Secretary of State for Culture, Media and Sport, Karen Bradley said: "Cathedrals are powerful symbols of Britain's shared history. They are important not only for their architecture and heritage, but also for the vital role they play in local communities. I am delighted that the First World War Centenary Cathedral Repairs Fund will ensure that these wonderful cathedrals remain in a good state of repair and are preserved for future generations."
The Church of England's cathedrals are estimated to contribute around £220 million to the national economy every year through employment and tourism. They welcome more than 11 million visitors annually, employ more than 7,000 people and are supported by 15,000 dedicated volunteers.
Sir Paul Ruddock, Chair of the Expert Panel of the First World War Centenary Cathedral Repairs Fund, which assesses the grant applications, said: 'In 2014 the Chancellor announced the first £20 million phase of the Fund, intended to get our wonderful heritage of Cathedral buildings waterproof and weathertight, safe and open and in good shape for the commemorations of the First World War Centenary in which they are playing such a key part. I and all those who love these great buildings were delighted when he announced a further £20 million for the Fund in the March 2016 budget. It will now run until 2018 and the works it will have supported between 2014 and 2018 will stand as a very fitting memorial to the First World War a century earlier'.
Full list of recipients below:
|Bradford||Heating system & asbestos removal||£127,000|
|Canterbury||Library corridor roof||£250,000|
|Carlisle||Nave and nave aisle roof||£400,000|
|Chester||Repairs to flooring and emergency lighting||£120,000|
|Clifton RC||Internal repairs and infrastructure||£700,000|
|Coventry||Chapel of Unity exterior slates||£870,000|
|Derby||Nave roof repair||£750,000|
|Exeter||North side drainage and west front apron investigations||£170,000|
|Gloucester||High level repairs||£486,000|
|Guildford||Quire/presbytery roof, repointing, asbestos removal||£499,000|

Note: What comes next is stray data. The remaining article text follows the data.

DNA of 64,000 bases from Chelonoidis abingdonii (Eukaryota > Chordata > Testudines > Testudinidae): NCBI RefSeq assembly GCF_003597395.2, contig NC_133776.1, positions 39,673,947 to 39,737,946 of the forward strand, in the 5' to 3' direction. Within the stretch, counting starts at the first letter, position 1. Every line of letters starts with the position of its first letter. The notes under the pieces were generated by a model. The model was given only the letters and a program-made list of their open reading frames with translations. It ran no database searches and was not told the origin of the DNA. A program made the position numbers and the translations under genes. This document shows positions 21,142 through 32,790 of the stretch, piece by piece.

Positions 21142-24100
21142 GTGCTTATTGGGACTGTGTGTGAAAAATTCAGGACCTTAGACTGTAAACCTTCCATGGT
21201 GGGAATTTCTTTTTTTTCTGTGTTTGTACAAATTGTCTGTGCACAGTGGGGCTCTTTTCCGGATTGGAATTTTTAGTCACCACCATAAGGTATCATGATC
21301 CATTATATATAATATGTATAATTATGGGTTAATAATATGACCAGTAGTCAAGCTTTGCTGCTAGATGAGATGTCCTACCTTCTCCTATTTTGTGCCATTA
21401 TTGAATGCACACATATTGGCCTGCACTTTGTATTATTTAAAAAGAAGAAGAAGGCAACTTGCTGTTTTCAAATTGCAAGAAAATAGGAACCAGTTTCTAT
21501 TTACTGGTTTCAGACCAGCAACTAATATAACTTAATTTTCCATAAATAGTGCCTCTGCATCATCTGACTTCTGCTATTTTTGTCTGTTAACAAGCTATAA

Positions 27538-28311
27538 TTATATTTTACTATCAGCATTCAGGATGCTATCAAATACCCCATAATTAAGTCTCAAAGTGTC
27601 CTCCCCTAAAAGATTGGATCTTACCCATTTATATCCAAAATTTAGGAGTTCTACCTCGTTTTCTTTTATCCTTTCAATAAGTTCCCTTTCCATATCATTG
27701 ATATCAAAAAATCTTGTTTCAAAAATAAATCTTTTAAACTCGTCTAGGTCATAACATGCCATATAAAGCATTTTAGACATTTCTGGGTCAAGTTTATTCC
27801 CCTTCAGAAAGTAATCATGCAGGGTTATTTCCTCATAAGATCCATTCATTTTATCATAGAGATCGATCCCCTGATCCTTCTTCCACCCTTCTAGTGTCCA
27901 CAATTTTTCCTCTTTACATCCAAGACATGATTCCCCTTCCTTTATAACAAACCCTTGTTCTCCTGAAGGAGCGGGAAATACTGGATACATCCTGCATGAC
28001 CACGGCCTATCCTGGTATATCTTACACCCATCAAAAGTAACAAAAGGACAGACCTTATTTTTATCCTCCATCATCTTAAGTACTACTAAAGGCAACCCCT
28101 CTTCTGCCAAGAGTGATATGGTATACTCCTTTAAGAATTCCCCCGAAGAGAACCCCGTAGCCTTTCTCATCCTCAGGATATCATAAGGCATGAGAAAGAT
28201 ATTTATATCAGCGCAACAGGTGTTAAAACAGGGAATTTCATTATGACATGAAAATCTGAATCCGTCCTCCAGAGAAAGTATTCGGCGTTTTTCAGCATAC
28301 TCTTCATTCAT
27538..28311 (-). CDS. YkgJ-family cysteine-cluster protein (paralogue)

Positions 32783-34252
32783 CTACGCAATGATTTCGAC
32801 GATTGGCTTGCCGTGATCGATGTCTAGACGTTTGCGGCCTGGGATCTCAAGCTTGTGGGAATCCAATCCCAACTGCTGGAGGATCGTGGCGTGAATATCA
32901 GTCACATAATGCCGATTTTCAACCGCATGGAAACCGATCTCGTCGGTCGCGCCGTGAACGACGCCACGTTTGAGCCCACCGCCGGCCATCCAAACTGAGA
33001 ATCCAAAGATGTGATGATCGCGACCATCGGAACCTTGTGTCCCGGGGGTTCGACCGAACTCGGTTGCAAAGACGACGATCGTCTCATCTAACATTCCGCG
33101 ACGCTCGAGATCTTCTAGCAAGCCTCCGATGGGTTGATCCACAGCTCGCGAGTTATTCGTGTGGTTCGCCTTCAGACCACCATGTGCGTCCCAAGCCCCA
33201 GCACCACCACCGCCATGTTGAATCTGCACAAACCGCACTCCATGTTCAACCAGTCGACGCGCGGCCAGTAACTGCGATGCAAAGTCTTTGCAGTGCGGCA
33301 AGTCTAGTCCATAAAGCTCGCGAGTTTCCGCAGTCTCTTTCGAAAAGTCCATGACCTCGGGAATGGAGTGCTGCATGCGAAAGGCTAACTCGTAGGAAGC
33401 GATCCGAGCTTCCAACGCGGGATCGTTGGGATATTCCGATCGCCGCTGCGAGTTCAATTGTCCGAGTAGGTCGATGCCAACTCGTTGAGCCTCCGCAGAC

|Hereford||North aisle roofs||£420,000|
|Leicester||South face stonework||£300,000|
|Lichfield||Chapter House stonework and roof||£690,000|
|Lincoln||Triforium roof and north-west Transept||£480,000|
|Liverpool||Nave roof phase 2||£460,000|
|Liverpool Met RC||Repairs to approaches and main entrance||£369,000|
|Newcastle||Crypt and east end damp investigation||£25,000|
|Nottingham RC||Phase 2 drainage||£115,000|
|Peterborough||Repairs to four windows||£15,000|
|Plymouth RC||Stonework and window repairs||£644,000|
|Portsmouth||North side windows and other works||£240,000|
|Ripon||Presbytery stonework repairs||£398,000|
|Rochester||Eastern roof repairs||£460,000|
|Salford RC||High level repairs and access||£373,000|
|Salisbury||Trinity Chapel stonework||£500,000|
|Sheffield||Nave, south and north aisle roofs||£480,000|
|Sheffield RC||Spire repairs - phase 2||£189,000|
|Southwell||South quire aisle roof||£291,000|
|St Albans||External stonework||£230,000|
|St Pauls||Stone Gallery repairs||£200,000|
|Westminster RC||Organ chamber roofs||£300,000|
|Winchester||Repair and conservation of major windows||£500,000|
|Worcester||Great West Window repairs||£390,000|
|York Minster||Quire south side and Lady Chapel stone repairs||£500,000|
TOTAL to all cathedrals in this round - £14,496,000
TOTAL successful applications - 39
TOTAL to Catholic Cathedrals - £2,690,000
TOTAL to Anglican cathedrals - £11,806,000